Characteristics
Morphology An icosahedral, enveloped virus of 40 to 50 nm in diameter. It has a single stranded, positive-sense RNA genome.
Growth Conditions Tissue culture
Health Hazards
Host Range Humans, mosquitoes, ticks, horses, alligators, rodents,
Modes of Transmission  Primarily from infected mosquitoes. Other possible routes include: blood transfusion, vertical transmission, breast milk, organ transplantation, contact of the conjunctiva with contaminated bodily secretions from infected birds, and laboratory accidents involving sharps.
Signs and Symptoms  Sudden onset fever with chills, headache, backache, malaise, arthralgia, myalgia and eye pain. Nausea, vomiting, diarrhea, sore throat and cough. Less than 1 % of WNV infected individuals develop meningitis, encephalitis and/or acute flaccid paralysis.
Infectious Dose Unknown
Incubation Period  2-6 days, but could extend to 14 days.
Medical Precautions/Treatment
Prophylaxis None available.
Vaccines None available.
Treatment None currently available for WNV fever. Supportive therapy for encephalitis include: intravenous fluid, electrolyte management, assisted respiration, anticonvulsants, management of cerebral edema, and prevention of secondary bacterial infections.
Surveillance Monitor for symptoms, confirm via virus isolation from blood or cerebrospinal fluid.
MSU Requirements  Report any exposures.
Laboratory Hazards
Laboratory Acquired Infections (LAIs) Twenty cases have been reported of workers who acquired WNV following percutaneous inoculation while handling infected fluids and tissues with no deaths.
 Sources Blood, cerebrospinal fluid, tissues, infected arthropods, oral and cloacal swabs and feather pulp.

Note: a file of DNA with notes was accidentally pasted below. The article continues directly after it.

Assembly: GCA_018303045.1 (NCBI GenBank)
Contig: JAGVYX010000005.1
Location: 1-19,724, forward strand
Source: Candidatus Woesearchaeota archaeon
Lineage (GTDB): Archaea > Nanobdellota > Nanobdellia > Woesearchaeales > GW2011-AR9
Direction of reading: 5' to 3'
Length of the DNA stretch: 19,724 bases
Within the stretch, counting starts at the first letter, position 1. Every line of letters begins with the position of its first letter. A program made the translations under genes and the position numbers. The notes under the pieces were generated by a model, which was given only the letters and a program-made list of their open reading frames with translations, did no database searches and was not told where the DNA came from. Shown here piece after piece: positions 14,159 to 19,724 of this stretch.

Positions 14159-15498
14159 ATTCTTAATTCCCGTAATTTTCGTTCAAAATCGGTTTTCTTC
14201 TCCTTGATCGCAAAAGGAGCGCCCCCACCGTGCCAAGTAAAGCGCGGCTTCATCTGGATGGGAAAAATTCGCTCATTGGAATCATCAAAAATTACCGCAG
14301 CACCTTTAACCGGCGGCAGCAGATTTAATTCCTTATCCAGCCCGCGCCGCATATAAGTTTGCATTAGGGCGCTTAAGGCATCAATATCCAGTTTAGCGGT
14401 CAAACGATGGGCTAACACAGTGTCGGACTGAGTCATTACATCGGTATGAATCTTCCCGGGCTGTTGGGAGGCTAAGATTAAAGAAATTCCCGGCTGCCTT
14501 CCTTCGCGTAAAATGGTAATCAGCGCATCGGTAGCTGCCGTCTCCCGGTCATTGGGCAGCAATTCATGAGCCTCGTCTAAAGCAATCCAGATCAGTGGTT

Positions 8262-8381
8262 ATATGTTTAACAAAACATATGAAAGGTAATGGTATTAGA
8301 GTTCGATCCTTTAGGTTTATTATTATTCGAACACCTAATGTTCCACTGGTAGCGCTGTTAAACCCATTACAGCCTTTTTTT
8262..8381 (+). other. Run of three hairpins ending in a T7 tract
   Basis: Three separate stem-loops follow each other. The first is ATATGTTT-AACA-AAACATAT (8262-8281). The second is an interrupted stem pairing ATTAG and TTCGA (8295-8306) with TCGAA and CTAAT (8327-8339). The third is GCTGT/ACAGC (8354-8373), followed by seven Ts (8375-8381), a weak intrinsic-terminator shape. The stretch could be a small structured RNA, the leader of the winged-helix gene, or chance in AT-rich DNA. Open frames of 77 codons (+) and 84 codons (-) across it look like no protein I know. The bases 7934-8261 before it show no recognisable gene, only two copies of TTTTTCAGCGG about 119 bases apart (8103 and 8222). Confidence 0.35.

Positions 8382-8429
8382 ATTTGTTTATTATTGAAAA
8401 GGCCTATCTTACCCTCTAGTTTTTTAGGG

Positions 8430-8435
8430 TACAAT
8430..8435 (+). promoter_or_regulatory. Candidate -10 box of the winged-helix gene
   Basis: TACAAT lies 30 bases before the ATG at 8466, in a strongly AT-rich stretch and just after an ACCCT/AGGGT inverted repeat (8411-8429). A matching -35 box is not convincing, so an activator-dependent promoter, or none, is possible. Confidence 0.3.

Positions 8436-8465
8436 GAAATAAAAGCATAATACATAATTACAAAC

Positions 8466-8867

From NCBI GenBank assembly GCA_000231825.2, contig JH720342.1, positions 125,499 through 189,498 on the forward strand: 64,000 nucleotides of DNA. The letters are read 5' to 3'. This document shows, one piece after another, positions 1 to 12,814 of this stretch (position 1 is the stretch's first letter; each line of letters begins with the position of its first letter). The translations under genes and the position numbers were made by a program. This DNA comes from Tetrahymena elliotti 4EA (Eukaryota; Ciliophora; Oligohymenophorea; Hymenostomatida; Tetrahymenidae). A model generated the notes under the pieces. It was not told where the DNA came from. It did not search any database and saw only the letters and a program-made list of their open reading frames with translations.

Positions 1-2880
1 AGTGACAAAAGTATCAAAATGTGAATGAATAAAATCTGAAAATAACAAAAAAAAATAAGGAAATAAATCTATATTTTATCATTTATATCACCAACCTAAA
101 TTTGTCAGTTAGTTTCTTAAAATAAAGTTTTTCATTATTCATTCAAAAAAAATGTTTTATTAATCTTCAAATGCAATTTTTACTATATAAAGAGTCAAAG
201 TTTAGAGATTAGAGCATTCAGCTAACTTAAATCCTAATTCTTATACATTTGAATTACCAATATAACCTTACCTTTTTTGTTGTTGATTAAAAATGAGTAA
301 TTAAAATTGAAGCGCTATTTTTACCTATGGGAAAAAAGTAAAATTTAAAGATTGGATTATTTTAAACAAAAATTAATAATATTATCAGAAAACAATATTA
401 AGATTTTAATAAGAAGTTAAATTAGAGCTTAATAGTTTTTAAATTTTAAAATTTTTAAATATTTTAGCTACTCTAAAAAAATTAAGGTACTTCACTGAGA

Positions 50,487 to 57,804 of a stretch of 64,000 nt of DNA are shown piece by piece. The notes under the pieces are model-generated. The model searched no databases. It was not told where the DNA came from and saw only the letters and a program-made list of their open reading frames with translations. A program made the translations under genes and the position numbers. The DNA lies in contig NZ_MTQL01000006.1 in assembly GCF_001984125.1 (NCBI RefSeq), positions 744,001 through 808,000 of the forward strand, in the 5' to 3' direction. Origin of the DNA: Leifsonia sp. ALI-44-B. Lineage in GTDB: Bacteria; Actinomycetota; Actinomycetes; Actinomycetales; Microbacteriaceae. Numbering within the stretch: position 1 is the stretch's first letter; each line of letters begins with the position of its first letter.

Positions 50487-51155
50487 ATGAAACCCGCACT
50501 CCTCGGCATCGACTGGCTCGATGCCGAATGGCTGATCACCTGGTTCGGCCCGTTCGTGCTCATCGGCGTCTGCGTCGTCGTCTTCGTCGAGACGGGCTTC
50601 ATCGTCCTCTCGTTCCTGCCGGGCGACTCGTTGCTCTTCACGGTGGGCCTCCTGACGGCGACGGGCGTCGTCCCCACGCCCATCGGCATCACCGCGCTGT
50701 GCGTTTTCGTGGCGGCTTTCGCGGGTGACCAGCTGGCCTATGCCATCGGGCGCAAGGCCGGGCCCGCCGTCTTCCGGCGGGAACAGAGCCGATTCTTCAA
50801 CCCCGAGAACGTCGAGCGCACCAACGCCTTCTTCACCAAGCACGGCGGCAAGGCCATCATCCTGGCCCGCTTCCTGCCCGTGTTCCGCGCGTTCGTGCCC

Supplemental References
BMBL:5th Edition http://www.cdc.gov/biosafety/publications/bmbl5/BMBL.pdf
Canadian MSDS
http://www.phac-aspc.gc.ca/lab-bio/res/psds-ftss/index-eng.php
CDC https://www.cdc.gov/listeria/index.html
Containment Requirements
BSL2 For all procedures involving known or potentially infected cultures.
ABSL2 For all procedures utilizing infected animals.
Spill Procedures
Small Notify others working in the lab. Remove and don new PPE. Cover area of the spill with absorbent material and add 10 % Bleach. Allow 30 minutes hour of contact time. After 30 minutes and then cleanup and dispose of materials.
Large For assistance, contact MSU's Biosafety Officer: Ryan Bartlett, ryan.bartlett@montana.edu, (406) 994-6733
or Safety and Risk Management (406-994- 2711).
Exposure Procedures
Mucous membrane
Flush eyes, mouth or nose for 5 minutes at eyewash station.
Other Exposures
Wash area with soap and water for 5 minutes.
Reporting
Immediately report incident to supervisor, complete a first report of injury report, and submit to Safety and Risk Management.
Medical Follow-up
During business hours: Bridger Occupational Health 3406 Laramie Drive. Weekdays 8am -6pm.  Weekends 9am-5pm
After business hours: Bozeman Deaconess Hospital Emergency Room 915 Highland Blvd Bozeman, MT
Viability
Disinfection Susceptible to 10 % Bleach, 70 % ethanol, and 2 % gluteraldehyde, 3% formaldeyde.
Inactivation Inactivated by moist heat (15 minutes at 121° C) and dry heat (1 hour at 160-170°C).
Survival Outside Host Low temperatures preserve infectivity, with stability being greatest below -60° C.
Personal Protective Equipment (PPE)
Minimum PPE Requirements At minimum, gloves, closed toed shoes, lab coat, and appropriate face and eye protection prior to working with West Nile Virus. Respiratory protection is also be required. Additional PPE may be required depending on lab specific SOPs
Additional Precautions Not applicable.